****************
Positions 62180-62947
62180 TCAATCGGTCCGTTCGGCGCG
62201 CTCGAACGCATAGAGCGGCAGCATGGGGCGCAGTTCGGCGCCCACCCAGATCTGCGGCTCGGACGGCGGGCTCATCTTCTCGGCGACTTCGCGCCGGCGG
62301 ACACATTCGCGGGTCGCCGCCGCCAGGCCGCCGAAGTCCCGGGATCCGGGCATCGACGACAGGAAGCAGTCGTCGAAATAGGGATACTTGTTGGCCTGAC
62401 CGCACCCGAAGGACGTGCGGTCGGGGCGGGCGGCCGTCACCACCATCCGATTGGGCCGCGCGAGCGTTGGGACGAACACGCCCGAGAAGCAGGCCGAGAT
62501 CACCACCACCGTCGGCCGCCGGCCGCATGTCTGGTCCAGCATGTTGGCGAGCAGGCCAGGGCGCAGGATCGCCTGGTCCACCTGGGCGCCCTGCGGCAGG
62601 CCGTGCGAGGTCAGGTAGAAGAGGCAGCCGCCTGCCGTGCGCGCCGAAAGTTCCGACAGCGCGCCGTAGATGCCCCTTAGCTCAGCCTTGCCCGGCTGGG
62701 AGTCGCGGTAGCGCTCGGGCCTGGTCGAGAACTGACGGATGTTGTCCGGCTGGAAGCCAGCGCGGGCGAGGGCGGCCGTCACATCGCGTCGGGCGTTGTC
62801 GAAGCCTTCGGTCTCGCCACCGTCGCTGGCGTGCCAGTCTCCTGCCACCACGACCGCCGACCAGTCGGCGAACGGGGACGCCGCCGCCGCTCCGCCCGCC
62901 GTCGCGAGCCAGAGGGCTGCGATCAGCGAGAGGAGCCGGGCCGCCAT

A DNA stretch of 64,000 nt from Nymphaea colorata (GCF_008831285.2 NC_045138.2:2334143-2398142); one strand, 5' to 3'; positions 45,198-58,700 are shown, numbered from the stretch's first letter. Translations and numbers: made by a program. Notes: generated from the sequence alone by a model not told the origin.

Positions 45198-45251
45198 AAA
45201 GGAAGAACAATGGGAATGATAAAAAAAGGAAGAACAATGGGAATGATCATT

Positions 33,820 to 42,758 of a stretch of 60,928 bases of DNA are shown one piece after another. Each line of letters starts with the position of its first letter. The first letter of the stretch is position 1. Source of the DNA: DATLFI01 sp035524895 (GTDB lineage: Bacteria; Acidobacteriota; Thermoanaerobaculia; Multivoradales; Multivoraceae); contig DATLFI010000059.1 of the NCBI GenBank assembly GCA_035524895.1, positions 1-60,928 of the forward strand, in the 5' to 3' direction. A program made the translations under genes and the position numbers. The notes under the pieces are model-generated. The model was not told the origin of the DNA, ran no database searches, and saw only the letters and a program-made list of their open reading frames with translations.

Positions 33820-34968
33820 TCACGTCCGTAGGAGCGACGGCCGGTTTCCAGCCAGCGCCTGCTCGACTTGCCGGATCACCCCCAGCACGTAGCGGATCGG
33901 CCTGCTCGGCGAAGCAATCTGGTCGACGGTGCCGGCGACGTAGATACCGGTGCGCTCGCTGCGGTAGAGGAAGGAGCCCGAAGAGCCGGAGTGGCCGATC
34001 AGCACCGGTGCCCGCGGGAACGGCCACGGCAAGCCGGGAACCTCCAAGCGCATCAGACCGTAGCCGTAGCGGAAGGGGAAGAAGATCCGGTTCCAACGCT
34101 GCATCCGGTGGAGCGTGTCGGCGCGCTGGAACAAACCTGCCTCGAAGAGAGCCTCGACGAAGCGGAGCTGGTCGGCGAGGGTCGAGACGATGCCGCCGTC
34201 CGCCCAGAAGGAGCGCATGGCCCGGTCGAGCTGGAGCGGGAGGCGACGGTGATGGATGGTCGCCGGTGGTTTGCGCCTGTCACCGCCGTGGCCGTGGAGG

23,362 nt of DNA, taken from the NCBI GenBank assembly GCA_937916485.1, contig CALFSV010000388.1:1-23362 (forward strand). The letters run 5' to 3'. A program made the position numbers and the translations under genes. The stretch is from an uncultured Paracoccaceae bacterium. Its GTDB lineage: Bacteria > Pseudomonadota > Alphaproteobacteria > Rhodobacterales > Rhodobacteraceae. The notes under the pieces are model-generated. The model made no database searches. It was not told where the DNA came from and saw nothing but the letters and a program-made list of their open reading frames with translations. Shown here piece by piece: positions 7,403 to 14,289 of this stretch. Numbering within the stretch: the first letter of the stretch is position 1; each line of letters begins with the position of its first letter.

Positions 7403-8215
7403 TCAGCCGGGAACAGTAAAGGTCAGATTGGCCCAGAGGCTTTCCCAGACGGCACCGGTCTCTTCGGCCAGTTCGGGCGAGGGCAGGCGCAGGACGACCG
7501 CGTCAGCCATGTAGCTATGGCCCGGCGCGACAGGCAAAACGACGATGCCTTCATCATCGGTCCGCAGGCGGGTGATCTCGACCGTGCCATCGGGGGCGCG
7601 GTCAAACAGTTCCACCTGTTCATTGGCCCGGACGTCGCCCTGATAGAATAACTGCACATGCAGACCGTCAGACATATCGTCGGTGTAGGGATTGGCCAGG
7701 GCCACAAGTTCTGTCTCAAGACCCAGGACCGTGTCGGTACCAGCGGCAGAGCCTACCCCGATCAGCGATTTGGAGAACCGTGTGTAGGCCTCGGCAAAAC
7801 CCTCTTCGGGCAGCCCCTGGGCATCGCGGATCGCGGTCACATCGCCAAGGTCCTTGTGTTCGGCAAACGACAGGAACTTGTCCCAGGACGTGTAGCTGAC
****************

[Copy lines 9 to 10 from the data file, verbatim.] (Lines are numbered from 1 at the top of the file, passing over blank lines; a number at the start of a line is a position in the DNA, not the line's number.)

62801 GAAGCCTTCGGTCTCGCCACCGTCGCTGGCGTGCCAGTCTCCTGCCACCACGACCGCCGACCAGTCGGCGAACGGGGACGCCGCCGCCGCTCCGCCCGCC
62901 GTCGCGAGCCAGAGGGCTGCGATCAGCGAGAGGAGCCGGGCCGCCAT